An Oldie maybe now a Goodie

In high school, I had to read Wuthering Heights. I hated it! I can’t remember now the exact reasons for my hatred. If someone mentioned moors to me, I rolled my eyes and huffed my disdain. I couldn’t even watch one production of the book. I love Jane Eyre but Catherine and Heathcliff made me cringe. Though, I love his name–there’s something about the way it falls from the lips–for me it was a waste of paper.

During my weekly trip to the bookstore, I spotted the Penguin Classics editions with the illustrated covers by the artist Ruben Toledo. (The other titles are Pride & Prejudice, The Scarlett Letter) I wanted to purchase the book just for the cover. My frugal mind told me it was a waste of money since the book had me crinkling my nose in disgust. So, I stood there, studying the cover and trying to remember why I hated it. Was it youth? Maybe it was my not fully understanding the customs of 19th century England. Maybe age and understanding might change my mind. I duly purchased my copy.

As I read the beginning I felt nothing had changed. Then as Mrs. Dean began to tell Cathy and Heathcliff’s story, much like Mr. Lockwood, I was sucked in by the passion and pain that comes with love denied. A universal theme that a romantic at heart doesn’t enjoy. And though, Emily Bronte might not have given Cathy and Heathcliff a happy ending, she showed us readers another side of love. With all the emotional ups and lows. As I read Emily’s words, I feel them alive in me. Isn’t that what every writers wants? To have the reader lost in the tale, feeling what the characters are experiencing and enduring.

Wuthering Heights will be added to my fav list. Maybe Emily’s tale will make me a better writer. Is there a novel that you might give a second chance or have you all ready? Do you think your opinion will change or remain the same?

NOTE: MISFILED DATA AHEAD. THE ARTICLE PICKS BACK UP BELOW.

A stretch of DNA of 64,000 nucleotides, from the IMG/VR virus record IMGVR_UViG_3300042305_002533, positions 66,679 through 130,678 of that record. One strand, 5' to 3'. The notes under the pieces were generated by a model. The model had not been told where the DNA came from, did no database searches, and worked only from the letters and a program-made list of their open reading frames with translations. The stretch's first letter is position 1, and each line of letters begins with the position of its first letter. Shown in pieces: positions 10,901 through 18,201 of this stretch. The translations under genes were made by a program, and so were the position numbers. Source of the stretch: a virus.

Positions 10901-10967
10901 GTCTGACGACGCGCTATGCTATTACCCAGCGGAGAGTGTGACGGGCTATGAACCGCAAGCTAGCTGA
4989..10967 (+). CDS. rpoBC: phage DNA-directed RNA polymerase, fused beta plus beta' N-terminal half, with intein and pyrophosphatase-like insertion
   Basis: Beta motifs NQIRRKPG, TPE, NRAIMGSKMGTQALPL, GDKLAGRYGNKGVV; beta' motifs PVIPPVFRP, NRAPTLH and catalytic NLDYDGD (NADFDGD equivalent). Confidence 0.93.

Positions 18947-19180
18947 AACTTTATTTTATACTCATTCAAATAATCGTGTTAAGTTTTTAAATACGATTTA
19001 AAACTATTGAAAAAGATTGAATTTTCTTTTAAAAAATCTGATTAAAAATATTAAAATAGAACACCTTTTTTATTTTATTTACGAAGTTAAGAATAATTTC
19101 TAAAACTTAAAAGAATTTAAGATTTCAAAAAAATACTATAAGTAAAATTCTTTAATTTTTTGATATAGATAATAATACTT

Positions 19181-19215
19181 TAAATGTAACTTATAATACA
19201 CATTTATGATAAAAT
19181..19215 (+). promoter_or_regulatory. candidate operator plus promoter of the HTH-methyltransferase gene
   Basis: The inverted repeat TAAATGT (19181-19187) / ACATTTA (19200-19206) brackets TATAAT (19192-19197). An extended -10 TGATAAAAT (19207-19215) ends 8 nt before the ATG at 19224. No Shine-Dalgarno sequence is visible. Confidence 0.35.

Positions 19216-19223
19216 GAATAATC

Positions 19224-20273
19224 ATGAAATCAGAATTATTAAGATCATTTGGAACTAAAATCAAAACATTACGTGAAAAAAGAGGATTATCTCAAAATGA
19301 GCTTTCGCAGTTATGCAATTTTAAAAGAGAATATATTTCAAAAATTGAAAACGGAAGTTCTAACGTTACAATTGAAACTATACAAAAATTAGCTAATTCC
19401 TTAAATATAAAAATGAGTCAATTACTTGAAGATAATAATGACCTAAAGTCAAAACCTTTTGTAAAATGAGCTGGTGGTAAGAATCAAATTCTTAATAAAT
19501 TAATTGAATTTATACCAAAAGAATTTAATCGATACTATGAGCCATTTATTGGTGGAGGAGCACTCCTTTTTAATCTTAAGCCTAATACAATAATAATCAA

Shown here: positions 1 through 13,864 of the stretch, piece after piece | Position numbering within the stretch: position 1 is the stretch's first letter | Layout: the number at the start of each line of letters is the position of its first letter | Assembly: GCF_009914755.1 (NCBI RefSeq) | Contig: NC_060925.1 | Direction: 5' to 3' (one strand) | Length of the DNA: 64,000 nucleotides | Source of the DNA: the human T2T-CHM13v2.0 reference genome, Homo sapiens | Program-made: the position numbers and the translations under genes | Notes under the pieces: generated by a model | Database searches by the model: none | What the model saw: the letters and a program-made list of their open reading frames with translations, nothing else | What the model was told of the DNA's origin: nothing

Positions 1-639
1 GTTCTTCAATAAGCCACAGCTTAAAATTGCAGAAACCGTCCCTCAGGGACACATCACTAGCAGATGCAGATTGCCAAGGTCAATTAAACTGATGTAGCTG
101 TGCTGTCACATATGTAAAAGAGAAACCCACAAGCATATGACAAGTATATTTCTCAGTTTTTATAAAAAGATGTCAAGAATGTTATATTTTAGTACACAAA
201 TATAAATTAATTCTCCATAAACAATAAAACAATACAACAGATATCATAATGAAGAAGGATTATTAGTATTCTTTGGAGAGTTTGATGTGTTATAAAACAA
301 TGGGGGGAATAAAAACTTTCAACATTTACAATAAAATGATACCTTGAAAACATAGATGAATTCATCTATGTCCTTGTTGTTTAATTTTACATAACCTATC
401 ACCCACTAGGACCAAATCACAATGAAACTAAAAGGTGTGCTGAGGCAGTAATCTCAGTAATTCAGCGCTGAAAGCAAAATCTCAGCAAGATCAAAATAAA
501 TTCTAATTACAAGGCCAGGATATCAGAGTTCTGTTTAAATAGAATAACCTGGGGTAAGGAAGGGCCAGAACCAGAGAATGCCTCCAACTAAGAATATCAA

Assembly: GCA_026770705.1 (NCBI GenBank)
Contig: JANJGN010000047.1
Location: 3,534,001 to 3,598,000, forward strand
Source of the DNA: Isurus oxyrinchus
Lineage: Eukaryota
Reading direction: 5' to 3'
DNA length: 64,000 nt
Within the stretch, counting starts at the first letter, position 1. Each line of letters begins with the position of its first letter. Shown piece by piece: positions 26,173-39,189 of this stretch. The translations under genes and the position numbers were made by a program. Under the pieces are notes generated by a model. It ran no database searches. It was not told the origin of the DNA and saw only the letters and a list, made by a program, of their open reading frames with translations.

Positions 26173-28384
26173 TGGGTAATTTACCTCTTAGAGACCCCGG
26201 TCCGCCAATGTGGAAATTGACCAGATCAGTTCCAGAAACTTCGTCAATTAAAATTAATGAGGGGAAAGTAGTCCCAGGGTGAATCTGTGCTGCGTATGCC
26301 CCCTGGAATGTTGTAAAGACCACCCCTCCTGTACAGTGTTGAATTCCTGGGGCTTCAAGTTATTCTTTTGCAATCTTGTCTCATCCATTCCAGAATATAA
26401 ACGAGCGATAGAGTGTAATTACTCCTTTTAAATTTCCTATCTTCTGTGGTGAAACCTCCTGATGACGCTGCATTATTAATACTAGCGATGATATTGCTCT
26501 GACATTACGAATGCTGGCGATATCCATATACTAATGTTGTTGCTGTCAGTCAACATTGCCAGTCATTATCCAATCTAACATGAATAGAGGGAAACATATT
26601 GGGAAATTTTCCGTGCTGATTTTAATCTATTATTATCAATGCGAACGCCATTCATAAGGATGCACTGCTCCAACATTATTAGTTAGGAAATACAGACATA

4 thoughts on “An Oldie maybe now a Goodie”

  1. i felt the exact way about wuthering heights, i was given a copy and it just did not do a thing for me. but i keep being told that it is so worth reading and i think you have inspired me…let me know what you think at the finish line!


  2. I think that WH is definitely worth another look, and I am sure my immature view of it will have changed. It has to – I've spent nearly 20 years growing up and while I shudder at the memory of my own lily-livered Lintons, life has also hurled the odd Heathcliff my way too. He and Catherine really were two tortured souls, weren't they? Incredible stuff, especially from a woman of Emily Bronte's time and circumstance. I had to read it in school too, not just once but twice. For myself at least, I had zero appreciation of this piece of literature on first reading, and even less understanding of what Emily Bronte had achieved for all women writers with the publication of Wuthering Heights. I reckon that because I was forced to read it, I didn't enjoy it half as much as I might now. And yes, I still have a battered 20 year old copy in the spare room. Time to haul WH out for a third read perhaps?As for other unappreciated lit – Romeo and Juliet was lost on me as a fourteen year old. Sure, we read it, we saw the play, but it was just a day off school for us. But watching it last year in Dublin's Abbey Theatre, I finally got what ole Will was on about. The waves of love and tragedy (and lets face it, some chronically bad timing!) are clearly too much for a teenager to bear (look at Juliet), so maybe it is better that wewait til we're older to witness life's highs and lows.


  3. Nicola, I think age and living life helps us appreciate literature that was missing as teenagers. I felt the same way about Romeo and Juliet. Will was something forced upon me but I've come to see the beauty of his words.


Leave a Reply

Fill in your details below or click an icon to log in: Logo

You are commenting using your account. Log Out /  Change )

Twitter picture

You are commenting using your Twitter account. Log Out /  Change )

Facebook photo

You are commenting using your Facebook account. Log Out /  Change )

Connecting to %s